logo
Wrong email address or username
Wrong email address or username
Incorrect verification code
back to top
Search tags: memoir
Load new posts () and activity
Like Reblog Comment
show activity (+)
review 2017-08-14 23:07
An honest memoir about eating disorders.
Ink in Water: An Illustrated Memoir (Or, How I Kicked Anorexia’s Ass and Embraced Body Positivity) - Lacy J. Davis,Jim Kettner

Graphic illustrations are a rather underused technique when it comes to mainstream literature, but they work particularly well with highly emotional issues like eating disorders. Lacy Davis has come clean with her problems with Anorexia and Bulimia (although she shies away from these terms), through a memoir that is honest and down-to-earth, and will hopefully provide motivation and encouragement for other sufferers.

The art work is done by her partner, Jim Kettner, who we meet in the memoir. I have to admit to being particularly impressed that someone else understands her well enough to do these illustrations, throughout the book I had assumed they were done by Lacy, herself.

 

Society puts huge pressures on youngsters these days, particularly the women, but men too. It is little surprise that many people crack under these pressures. In my opinion, any advice shared by those who have lived through their issues, is of tremendous value to those still battling their demons. This readily accessible format makes these shared experiences even more widely available.

 

Good luck to Lacy and Kett, I shall be interested to see what they come up with next.

 

Like Reblog Comment
show activity (+)
review 2017-08-11 19:53
Book 43/100: Pregnant Butch by A.K. Summers
Pregnant Butch: Nine Long Months Spent in Drag by Summers, A. K. (2014) Paperback - A. K. Summers

Memoir graphic novels are my favorite of the genre, and I loved that this one addressed such a unique, underrepresented subject matter. Through it, Summers explores the shift or challenge to her identity that she experienced when she decided to get pregnant as a butch lesbian, and was confronted with the extreme "feminization" of all things pregnancy. She refused to wear traditional maternity clothes and found, surprisingly, that being "bigger" because of pregnancy actually allowed her in some instances to come off as burlier and more masculine, while at other times she felt somewhat trapped or at the mercy of her body.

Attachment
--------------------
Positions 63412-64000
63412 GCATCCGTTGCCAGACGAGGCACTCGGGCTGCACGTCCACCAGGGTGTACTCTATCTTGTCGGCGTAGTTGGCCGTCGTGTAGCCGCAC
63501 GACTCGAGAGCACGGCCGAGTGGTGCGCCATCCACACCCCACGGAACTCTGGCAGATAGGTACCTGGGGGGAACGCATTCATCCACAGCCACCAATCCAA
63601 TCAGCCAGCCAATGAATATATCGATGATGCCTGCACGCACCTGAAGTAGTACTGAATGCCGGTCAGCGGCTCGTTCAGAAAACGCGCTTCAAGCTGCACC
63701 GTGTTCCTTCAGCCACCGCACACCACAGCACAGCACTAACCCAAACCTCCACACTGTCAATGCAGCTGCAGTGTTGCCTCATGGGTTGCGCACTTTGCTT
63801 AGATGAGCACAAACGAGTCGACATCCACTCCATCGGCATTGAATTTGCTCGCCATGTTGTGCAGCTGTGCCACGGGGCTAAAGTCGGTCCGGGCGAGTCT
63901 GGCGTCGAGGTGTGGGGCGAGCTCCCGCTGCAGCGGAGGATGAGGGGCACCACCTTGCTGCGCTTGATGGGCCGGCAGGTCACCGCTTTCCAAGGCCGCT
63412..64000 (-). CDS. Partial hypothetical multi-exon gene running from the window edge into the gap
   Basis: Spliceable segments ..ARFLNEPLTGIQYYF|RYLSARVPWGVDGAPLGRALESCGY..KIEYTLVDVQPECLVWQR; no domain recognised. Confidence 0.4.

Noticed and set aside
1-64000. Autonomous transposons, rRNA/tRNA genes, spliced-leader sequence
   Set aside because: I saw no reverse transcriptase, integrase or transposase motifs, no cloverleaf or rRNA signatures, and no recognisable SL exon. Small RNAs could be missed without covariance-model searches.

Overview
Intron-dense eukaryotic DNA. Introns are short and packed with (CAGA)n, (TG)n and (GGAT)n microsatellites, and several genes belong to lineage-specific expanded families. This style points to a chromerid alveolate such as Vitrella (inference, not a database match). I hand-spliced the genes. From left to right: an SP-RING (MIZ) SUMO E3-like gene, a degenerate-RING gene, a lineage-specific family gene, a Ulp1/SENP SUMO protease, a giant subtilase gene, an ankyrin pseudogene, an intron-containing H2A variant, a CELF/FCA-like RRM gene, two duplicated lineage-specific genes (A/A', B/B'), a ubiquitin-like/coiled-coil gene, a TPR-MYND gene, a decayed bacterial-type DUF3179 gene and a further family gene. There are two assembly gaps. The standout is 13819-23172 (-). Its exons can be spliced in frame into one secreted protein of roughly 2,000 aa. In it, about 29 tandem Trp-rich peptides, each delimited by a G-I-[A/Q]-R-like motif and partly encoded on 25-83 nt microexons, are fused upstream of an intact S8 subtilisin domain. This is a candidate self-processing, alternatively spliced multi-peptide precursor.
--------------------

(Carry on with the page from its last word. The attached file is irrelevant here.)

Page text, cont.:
This examines a lot of assumptions people have about butch lesbians and lesbian parenting in general -- that it will happen through adoption, that the more "femme" half of the couple will be the one to carry and birth the child, etc. But it also touches on some pretty universal experiences of pregnancy, too, and as I read it in the final weeks of my own pregnancy, I found a ton to relate to. I even ended up thinking about this book and paraphrasing Summers' insights on labor to my doula while I was in labor myself! (At one point, Summers realizes that the pain and intensity of labor isn't "supposed" to get better -- it just builds until your baby is finally in the world.)

The art style is somewhat uneven in places -- I like it best when it is straightforward rather than more cartoony or stylized. My main complaint about the book is that it was compiled from a series of comics that were originally published in an episodic manner, so at times it feels truncated and choppy. There were a lot of places where I wanted a certain issue to be more deeply explored, and instead the next page jumped to something else. This also made the timeline a little confusing in places. But overall, it was a worthwhile read, and a voice that is good to have out in the world.